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Still Hasn’t Found What He’s Looking For


Mark Weisbrot

Star

power had boosted the movement to cancel the debt of the world’s poorest

countries, even if there is still little to show for its efforts. At the

International Monetary Fund and World Bank meetings in Prague last month, the

most interesting speaker was U2’s Bono, who held a press conference with World

Bank President James Wolfensohn at his side. Bono was articulate and charming as

a spokesman: "You’ll have to excuse my shyness," he began. "I’m

not used to speaking to crowds of less than 70,000 people."

Bono

lauded Wolfensohn for starting the debt relief process four years ago but firmly

insisted that now was the time to finish it. He noted that 19,000 children are

dying each day, and their lives could be saved with the money that their

governments now pay in debt service to wealthy foreign creditors. If these

children were dying on the streets of London or New York or Paris, he said, it

would be considered a holocaust. But they are in Africa and in poor countries

elsewhere, so the Fund and the Bank do not feel any great urgency to act.

Wolfensohn

sat quietly through Bono’s speech but later told reporters that he did not agree

with the rock star’s demand, put forth by Jubilee 2000 and religious groups

worldwide, for cancellation of the poor countries’ debt. And indeed the IMF and

the World Bank offered no new initiatives for debt relief at the Prague

meetings. Instead they simply repeated the promises made last year to increase

the number of countries getting relief under their plan for Heavily Indebted

Poor Countries (HIPC).

But

the HIPC initiative was launched in 1996, and of 41 countries promised debt

relief, only one– Uganda– has actually seen its debt service payments reduced.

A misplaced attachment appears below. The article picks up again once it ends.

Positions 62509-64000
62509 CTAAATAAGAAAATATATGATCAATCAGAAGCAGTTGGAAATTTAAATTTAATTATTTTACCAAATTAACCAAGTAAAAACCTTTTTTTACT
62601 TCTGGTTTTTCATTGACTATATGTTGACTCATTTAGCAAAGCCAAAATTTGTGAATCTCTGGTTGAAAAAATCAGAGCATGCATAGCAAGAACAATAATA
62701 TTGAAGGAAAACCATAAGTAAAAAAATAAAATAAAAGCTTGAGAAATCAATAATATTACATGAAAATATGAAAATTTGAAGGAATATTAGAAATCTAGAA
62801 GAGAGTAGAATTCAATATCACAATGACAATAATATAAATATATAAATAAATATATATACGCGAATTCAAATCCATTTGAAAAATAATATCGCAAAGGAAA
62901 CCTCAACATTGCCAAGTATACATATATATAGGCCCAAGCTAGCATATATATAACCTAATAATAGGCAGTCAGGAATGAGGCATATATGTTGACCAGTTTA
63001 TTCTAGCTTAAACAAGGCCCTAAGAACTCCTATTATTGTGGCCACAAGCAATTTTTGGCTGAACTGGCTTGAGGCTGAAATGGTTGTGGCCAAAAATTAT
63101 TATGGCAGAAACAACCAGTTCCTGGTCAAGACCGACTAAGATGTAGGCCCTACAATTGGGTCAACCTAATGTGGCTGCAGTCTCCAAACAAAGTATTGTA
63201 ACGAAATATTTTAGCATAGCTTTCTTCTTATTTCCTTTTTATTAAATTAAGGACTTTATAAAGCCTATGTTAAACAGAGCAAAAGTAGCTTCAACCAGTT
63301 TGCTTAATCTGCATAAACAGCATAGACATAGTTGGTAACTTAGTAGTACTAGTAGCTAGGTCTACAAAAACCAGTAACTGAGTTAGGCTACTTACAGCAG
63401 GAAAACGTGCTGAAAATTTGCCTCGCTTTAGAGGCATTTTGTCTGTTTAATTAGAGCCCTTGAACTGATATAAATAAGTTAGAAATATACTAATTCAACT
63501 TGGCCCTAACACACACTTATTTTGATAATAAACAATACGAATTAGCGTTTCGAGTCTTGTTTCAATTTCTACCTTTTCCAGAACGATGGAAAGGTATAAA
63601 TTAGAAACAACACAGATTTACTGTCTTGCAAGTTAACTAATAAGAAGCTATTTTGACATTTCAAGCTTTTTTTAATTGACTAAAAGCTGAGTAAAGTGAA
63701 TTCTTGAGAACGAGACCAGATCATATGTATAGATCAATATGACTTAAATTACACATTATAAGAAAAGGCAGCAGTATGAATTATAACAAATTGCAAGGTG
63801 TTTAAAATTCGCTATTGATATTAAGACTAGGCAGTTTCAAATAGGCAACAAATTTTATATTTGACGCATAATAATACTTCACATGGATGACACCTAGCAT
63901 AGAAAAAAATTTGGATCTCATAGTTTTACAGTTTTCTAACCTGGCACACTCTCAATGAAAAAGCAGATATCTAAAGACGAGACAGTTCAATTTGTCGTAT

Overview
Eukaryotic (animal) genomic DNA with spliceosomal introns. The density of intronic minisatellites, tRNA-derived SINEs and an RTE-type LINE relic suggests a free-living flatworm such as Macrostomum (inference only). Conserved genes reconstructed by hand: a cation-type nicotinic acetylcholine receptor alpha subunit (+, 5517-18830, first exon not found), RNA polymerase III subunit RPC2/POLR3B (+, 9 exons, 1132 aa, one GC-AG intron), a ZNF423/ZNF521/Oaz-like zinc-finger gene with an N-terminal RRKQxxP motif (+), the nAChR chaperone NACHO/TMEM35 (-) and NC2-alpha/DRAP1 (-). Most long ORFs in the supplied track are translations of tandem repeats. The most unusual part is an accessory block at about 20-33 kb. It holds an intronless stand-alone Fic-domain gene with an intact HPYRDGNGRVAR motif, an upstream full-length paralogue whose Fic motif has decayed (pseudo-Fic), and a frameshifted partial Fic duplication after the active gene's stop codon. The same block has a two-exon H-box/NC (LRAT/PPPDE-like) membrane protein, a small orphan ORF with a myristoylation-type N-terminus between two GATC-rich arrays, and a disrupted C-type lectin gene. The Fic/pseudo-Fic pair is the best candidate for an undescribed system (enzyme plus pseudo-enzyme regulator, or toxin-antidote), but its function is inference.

And for those who might follow, the conditions attached to any debt relief could

well cause more economic destruction and misery than the debt itself.

One

of these conditions has been to impose "user fees" on formerly free

public services such as primary education and health care in impoverished

countries. According to a World Bank review of the its Health, Nutrition, and

Population lending program, 75 percent of these Bank projects in sub-Saharan

Africa either established or expanded user fees.

Such

fees are a horrible policy, as evidenced by the enormous increases in school

enrollment when they are removed: for example in Malawi, whose per capita income

is less than $200 per year, primary school enrollment jumped by 50% when a small

school fee was eliminated in 1994. Poor people have also suffered and even died

when these fees have been imposed at health clinics.

Advocates

for the world’s poor have taken their battle from the streets to the halls of

Congress, in a full court press to abolish these requirements. Over 120

non-governmental organizations– including the AFL-CIO, the Presbyterian Church,

and Jubilee 2000 USA– have joined in. But the Treasury Department has not yet

agreed to legislation that would require the United States to oppose such

mandated user fees within the World Bank.

This

requirement would not guarantee the end of user fees. But the chances are good

that it would force the Bank and the Fund to stop inflicting this particular

form of pain on the school children, as well as citizens in need of medical

attention, in poor countries.

On

the larger question of debt relief, we are still a long way from meaningful

reform. The $435 million appropriation now making its way through Congress,

which goes mainly to the HIPC initiative, will do very little to ease the burden

of debt on the world’s poor. Even if all the promised relief were to

materialize, most of the recipient countries would remain saddled with debt

payments that constitute an enormous drain on their economies. And in the mean

time, the hoops and hurdles and strings attached will drag out the process

indefinitely, while more destructive economic policies are imposed.

The

US Treasury Department, which effectively controls the creditors’ cartel headed

up by the IMF and the Bank, tipped its hand last month: one of its officials

told the New York Times that the latest promises to speed up debt relief were

"largely ‘window dressing’ designed to placate protesters."

But

a growing movement is demanding more than window dressing, and is building the

organizational and political muscle to win it. Two weeks ago San Francisco’s

Board of Supervisors voted unanimously to boycott World Bank bonds, joining an

international effort modeled on the successful divestment campaign that helped

bring down apartheid in South Africa.

The

days of minority rule at these powerful institutions may also be numbered.

Mark

Weisbrot is co-director of the Center for Economic and Policy Research in

Washington, DC.

 

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